As the summer months are upon us, it is important to educate our seniors of the threat that heat and dehydration pose. Dehydration is a reduction of body fluid. As we age, the percentage of body water content decreases placing us at greater risk for dehydration. When dehydration occurs, seniors are at risk for complications that could result in emergency hospitalizations.
What factors contribute to the increased risk of dehydration?
- Seniors have a diminished thirst sensation which leads to decreased water intake.
- Many seniors take a ‘water pill’ such as Lasix. This medication pulls fluid from the body which is sometimes needed with certain diagnoses. Because this medication causes an increase in urination, seniors limit their water intake to prevent frequent visits to the bathroom or incontinent episodes.
- Many commonly prescribed medications impair the body’s ability to regulate temperature or inhibit perspiration. Monitoring the room temperature in their houses or apartments is important.
What can happen when an older person becomes dehydrated?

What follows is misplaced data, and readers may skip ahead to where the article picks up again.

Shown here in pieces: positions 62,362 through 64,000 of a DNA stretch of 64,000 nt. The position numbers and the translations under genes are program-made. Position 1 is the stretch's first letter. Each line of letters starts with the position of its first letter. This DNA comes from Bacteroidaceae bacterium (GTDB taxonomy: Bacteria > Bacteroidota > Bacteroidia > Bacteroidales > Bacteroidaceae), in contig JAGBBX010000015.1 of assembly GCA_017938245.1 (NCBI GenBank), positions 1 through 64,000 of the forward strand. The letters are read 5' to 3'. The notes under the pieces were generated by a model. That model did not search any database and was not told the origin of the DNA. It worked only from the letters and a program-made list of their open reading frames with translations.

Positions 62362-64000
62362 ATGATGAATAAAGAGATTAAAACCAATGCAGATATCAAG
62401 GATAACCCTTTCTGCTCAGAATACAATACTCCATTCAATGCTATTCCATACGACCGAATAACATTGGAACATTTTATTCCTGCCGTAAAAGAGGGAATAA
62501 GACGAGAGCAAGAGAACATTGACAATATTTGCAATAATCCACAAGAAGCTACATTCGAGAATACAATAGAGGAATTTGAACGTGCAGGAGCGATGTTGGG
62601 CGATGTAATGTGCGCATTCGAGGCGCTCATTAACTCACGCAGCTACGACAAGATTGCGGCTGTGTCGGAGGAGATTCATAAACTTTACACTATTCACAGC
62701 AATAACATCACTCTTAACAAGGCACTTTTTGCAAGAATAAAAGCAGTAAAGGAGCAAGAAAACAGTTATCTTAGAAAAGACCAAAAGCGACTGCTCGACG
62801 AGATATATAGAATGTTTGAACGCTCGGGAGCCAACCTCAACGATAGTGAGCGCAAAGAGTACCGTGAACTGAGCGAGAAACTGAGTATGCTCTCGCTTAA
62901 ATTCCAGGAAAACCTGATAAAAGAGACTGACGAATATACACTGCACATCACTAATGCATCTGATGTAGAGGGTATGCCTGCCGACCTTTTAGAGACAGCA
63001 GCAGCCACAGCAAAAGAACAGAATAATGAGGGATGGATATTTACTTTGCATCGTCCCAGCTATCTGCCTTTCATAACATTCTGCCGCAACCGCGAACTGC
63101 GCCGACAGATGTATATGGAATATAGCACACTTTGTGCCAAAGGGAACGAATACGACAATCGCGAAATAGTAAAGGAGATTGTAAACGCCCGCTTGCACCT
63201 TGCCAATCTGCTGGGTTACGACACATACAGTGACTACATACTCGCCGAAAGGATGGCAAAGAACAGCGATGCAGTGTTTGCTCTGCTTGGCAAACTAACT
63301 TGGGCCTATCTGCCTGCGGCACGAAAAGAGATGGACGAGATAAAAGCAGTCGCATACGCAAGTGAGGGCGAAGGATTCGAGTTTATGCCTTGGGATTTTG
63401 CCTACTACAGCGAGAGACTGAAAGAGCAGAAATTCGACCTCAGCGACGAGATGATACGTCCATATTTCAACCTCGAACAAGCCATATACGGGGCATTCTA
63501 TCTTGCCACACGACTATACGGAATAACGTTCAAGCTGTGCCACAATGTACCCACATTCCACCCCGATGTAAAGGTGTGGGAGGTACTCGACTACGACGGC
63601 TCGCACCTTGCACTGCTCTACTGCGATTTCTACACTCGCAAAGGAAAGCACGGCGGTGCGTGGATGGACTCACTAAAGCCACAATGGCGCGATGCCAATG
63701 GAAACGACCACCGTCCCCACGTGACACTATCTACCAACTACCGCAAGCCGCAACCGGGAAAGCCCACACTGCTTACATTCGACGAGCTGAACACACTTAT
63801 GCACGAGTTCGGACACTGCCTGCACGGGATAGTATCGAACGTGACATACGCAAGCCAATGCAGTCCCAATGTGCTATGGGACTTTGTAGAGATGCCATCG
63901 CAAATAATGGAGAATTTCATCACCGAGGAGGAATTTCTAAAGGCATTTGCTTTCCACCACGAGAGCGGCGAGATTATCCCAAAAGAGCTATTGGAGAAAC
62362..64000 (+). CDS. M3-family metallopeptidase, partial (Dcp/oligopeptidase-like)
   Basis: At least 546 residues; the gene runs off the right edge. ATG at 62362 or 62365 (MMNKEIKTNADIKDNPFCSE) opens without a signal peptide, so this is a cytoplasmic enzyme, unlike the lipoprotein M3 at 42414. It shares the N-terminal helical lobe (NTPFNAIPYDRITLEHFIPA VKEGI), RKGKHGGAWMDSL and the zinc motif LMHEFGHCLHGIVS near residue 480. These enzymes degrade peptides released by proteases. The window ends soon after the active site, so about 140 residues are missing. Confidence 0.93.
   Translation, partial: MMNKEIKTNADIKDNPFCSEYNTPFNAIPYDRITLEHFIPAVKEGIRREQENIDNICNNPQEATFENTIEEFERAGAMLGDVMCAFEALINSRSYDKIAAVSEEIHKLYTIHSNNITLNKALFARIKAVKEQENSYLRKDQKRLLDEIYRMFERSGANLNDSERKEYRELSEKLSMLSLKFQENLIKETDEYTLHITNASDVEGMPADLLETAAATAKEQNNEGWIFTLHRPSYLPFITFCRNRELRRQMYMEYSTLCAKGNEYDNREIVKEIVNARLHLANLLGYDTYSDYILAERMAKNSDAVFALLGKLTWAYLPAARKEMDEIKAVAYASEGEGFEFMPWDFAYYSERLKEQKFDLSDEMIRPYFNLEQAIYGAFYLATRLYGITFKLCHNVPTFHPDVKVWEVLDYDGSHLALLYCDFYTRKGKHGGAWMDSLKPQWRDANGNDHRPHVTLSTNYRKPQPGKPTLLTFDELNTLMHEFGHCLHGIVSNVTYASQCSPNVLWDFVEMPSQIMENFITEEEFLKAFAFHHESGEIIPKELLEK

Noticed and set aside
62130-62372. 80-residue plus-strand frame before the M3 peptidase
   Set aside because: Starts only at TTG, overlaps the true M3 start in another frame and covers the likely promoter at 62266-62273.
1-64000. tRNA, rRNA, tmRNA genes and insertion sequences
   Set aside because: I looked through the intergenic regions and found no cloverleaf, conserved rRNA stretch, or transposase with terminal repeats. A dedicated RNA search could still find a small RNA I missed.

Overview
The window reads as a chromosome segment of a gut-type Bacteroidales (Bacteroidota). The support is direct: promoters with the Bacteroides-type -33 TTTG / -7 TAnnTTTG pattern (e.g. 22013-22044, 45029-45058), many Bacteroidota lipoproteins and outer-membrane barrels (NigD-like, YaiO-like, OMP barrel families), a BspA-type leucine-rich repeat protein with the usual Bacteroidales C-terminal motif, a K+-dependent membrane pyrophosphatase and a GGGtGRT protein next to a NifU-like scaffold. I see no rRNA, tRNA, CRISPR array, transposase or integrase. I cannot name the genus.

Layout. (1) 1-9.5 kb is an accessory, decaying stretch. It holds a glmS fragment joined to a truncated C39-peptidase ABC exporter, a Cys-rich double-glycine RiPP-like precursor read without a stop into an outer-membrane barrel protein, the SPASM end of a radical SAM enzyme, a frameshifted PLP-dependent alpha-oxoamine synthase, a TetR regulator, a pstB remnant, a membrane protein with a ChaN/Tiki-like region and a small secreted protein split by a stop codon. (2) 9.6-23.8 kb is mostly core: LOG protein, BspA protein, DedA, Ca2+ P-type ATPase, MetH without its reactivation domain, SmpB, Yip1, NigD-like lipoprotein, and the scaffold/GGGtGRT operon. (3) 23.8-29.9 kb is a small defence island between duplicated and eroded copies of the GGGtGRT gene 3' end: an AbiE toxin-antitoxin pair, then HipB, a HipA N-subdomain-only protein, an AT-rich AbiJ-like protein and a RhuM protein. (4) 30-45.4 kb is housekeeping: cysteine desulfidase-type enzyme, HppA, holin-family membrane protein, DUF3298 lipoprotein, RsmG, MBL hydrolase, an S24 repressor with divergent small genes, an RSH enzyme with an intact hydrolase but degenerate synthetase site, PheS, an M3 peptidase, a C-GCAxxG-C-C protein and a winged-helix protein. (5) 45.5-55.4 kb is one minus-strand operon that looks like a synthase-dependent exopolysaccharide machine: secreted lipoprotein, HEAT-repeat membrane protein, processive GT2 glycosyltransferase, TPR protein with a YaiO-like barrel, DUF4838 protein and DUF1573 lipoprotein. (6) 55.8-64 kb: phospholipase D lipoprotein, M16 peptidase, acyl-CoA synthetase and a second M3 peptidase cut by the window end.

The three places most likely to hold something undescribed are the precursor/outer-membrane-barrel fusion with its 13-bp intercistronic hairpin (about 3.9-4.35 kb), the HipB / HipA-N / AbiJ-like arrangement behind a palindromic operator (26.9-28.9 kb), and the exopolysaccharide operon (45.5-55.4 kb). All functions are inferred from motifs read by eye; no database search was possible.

- Kidney function becomes impaired, which can lead to urinary tract infections or kidney stones.
- Heart function is affected. Lower blood pressure, elevated heart rate, shortness of breath, dizziness, and chest pain can occur.
- Headaches increased confusion and behavior changes.
- Compromised immunity and skin integrity.
How can we prevent dehydration?
- Limit our time outdoors to early morning or evening hours.
- Wear cool, light-colored clothing.
- Encourage increased fluid intake during the summer months. Avoid caffeinated drinks, alcohol, and juices with high sugar content. If the person dislikes drinking water, add a sugar-free flavor enhancer.
- Increase high fluid meal options such as fruit and low sodium soups.
Dehydration in our senior population can occur very quickly. It affects every body system and often becomes a vicious cycle. Dehydration can lead to low blood pressure, increased confusion, urinary tract infections and ultimately increases the fall risks. It takes a conscious effort to encourage the older person to increase their fluid intake and knowledge of the signs and symptoms of dehydration to provide a quick response and break that cycle.
Resident Services Specialist